Monday, March 26, 2012

Harvest Monday

Barred Rock
Another Harvest Monday, this blog hop is sponsored by Daphne's Dandelions and is a lot of fun, go check out all the gardeners sharing their harvests and gardens all over the world.

mmmm I don't seem to have taken any harvest pictures this week, but it was mostly more of the same, salad with many kinds of lettuce, chard, chickweed, lamb's quarters, arugula. Some more yellow turnips and a few ounces of peas.

More exciting is that I went on Sat. and picked up 4 pullets and a rooster. The rooster and one pullet are Buff Orpingtons, the other three pullets are Barred Rocks. Actually I suppose two of them are hens now, as I found 2 eggs on Sat. evening.

The chickens settled into their new home just fine. They even laid those eggs right in the nest box.

Of course don't you know that as soon as I get chickens, look what shows up. Actually there were two of these hawks circling the canyon making their eerie sounding calls and sort of playing with each other, perhaps getting ready to mate. I haven't had time to look up and try to identify them, anyone know? I"ll be adding some wires over the top of the chicken run and draping some bird netting over them, to try and discourage the hawks from striking at the chickens. Because there are way too many rabbits around here for them to eat instead!

bean seedlings

On March 10 as an experiment I planted some Royal Burgundy bush beans in my new cold frame. Despite freezing and snow last weekend, they are sprouting.

While going through my seed box I found some Hale's Best Jumbo Cantaloupe seed, home grown from 2003. I planted about 50 of them in the cold frame, expecting, if I was lucky to get one or two to sprout. Many more than that are sprouting and I"ll have to thin them out or transplant them. Actually I'll probably just thin them out, I have a lot more seed!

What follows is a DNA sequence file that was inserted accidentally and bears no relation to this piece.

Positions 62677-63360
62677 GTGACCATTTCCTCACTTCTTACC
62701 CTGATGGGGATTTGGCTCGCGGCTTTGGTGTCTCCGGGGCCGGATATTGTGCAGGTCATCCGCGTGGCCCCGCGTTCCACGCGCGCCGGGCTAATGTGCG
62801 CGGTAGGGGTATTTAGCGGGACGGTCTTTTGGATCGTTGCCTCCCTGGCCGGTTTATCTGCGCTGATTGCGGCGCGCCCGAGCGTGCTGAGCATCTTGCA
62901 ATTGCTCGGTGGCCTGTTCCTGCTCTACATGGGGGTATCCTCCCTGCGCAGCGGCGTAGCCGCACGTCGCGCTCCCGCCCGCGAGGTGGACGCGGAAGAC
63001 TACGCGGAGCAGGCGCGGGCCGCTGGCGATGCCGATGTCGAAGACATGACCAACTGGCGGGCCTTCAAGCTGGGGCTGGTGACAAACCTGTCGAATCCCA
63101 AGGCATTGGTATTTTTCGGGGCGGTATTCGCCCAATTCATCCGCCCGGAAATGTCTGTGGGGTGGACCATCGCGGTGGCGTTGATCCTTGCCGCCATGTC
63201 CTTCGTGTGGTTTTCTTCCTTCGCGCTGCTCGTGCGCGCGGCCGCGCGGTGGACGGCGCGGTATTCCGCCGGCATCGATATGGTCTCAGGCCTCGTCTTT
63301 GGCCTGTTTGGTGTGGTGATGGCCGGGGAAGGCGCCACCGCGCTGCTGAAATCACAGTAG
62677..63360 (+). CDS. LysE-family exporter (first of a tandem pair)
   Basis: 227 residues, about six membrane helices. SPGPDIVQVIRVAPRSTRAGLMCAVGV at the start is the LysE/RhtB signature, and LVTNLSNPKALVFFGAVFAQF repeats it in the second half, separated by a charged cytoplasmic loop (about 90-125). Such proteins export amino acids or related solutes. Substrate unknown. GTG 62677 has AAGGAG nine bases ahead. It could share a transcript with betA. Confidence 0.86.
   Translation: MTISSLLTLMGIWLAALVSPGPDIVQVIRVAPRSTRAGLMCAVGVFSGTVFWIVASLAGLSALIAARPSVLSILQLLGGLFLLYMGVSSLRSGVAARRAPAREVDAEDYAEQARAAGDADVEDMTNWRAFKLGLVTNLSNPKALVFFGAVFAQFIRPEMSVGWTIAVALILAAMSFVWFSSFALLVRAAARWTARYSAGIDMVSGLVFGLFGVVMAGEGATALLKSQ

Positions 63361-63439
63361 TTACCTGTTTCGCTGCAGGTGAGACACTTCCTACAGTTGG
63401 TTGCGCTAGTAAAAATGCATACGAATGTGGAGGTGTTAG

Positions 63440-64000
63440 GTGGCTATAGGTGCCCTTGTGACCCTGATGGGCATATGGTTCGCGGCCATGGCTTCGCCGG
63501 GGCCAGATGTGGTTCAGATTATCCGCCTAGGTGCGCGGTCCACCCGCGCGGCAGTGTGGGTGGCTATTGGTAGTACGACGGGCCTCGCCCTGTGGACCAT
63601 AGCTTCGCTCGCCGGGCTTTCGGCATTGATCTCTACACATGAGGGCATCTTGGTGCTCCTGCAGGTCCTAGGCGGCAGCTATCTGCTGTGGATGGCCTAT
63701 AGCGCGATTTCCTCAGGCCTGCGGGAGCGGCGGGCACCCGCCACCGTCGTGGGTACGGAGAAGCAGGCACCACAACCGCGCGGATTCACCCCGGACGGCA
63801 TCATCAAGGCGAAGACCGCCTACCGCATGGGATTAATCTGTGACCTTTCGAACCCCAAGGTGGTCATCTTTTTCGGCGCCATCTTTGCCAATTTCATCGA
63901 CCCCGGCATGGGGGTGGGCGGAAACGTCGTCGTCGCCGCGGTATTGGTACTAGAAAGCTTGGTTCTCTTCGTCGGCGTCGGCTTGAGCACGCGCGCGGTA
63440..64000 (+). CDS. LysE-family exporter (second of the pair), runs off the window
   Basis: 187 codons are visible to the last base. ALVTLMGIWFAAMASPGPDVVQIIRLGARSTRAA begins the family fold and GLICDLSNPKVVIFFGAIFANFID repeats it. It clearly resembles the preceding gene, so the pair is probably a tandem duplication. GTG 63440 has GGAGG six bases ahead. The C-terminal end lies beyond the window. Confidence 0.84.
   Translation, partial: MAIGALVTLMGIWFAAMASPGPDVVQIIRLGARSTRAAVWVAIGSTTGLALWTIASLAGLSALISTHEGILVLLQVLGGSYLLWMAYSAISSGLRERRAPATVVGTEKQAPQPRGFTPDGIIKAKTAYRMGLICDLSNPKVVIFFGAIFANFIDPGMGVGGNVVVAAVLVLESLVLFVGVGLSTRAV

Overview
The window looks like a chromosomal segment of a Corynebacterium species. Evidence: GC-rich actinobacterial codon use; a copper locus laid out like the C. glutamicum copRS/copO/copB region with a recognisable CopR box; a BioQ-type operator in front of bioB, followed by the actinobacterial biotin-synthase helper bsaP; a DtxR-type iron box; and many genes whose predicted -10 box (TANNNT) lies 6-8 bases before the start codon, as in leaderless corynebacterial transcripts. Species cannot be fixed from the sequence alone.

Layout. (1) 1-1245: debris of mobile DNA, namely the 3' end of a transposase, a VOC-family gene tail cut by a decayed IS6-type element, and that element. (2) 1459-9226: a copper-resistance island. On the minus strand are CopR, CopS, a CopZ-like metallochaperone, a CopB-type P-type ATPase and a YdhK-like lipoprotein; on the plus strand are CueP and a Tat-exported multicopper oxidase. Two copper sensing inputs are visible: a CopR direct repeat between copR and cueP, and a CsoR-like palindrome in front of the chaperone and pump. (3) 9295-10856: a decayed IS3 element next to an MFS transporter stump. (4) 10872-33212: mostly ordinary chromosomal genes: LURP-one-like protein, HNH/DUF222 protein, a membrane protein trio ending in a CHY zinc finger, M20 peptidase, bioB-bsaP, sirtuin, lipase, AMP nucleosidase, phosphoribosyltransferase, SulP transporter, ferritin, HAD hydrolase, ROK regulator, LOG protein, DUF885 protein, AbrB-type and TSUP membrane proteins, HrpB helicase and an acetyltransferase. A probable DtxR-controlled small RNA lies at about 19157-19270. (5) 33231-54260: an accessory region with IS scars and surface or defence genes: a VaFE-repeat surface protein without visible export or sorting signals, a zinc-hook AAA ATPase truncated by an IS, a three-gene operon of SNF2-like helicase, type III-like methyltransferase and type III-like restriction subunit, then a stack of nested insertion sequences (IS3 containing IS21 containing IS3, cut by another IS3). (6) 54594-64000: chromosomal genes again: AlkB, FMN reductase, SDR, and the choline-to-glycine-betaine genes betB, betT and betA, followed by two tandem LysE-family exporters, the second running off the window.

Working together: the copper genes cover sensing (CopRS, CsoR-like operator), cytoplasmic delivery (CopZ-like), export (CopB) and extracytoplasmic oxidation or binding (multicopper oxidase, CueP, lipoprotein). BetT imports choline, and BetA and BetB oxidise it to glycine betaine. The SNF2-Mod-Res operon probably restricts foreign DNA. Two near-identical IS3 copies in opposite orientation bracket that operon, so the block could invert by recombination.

Saturday, March 24, 2012

Urban Farm Handbook

Carrots from my garden
It continues to amaze me how when I am calm, centered and serene, how many synchronicities happen in my life. Awhile back I joined a free online course in Urban Farming. I already know how to grow plants of all sorts. I mostly was looking for information on how to turn gardening into a business, how to figure out how much to grow of each thing and how to market. The course has been pretty cool so far, with a facebook page and an online forum, there are also email homework assignments. One of the books recommended for the course is The Urban Farm Handbook, which I have not bought or read yet.

Then, I entered a book give away on one of my favorite garden blogs, Northwest Edible Life. One of the picks happened to be The Urban Farm Handbook. Imagine my surprise this morning when I recieved an email that I was the winner! So I am doing the happy dance! Thanks so much!

Now you should also go visit Northwest Edible Life because she has developed a terrific resource for you, a wonderful gardening journal that has tons of options. You print out the pages that you need from the downloadable PDF, in the quantity that you need for your garden and put them in your own notebook. I'm still working on getting mine put together, but this is a great resource for record keeping. By keeping records of what you planted and where, along with how they grew and yielded, you will be able to fine tune your garden plans to get more produce from less work. You will also discover which varieties of plants and soil supplements are best for your garden.

Thursday, March 22, 2012

The Chickens are Coming

Future Chicken Area
Well I have really been missing my chickens. Fresh eggs, composting, insect & weed controlling chickens. So I've been working on this area, even bought a solar powered fence charger to add electric wires to the fence setup to keep out the dogs.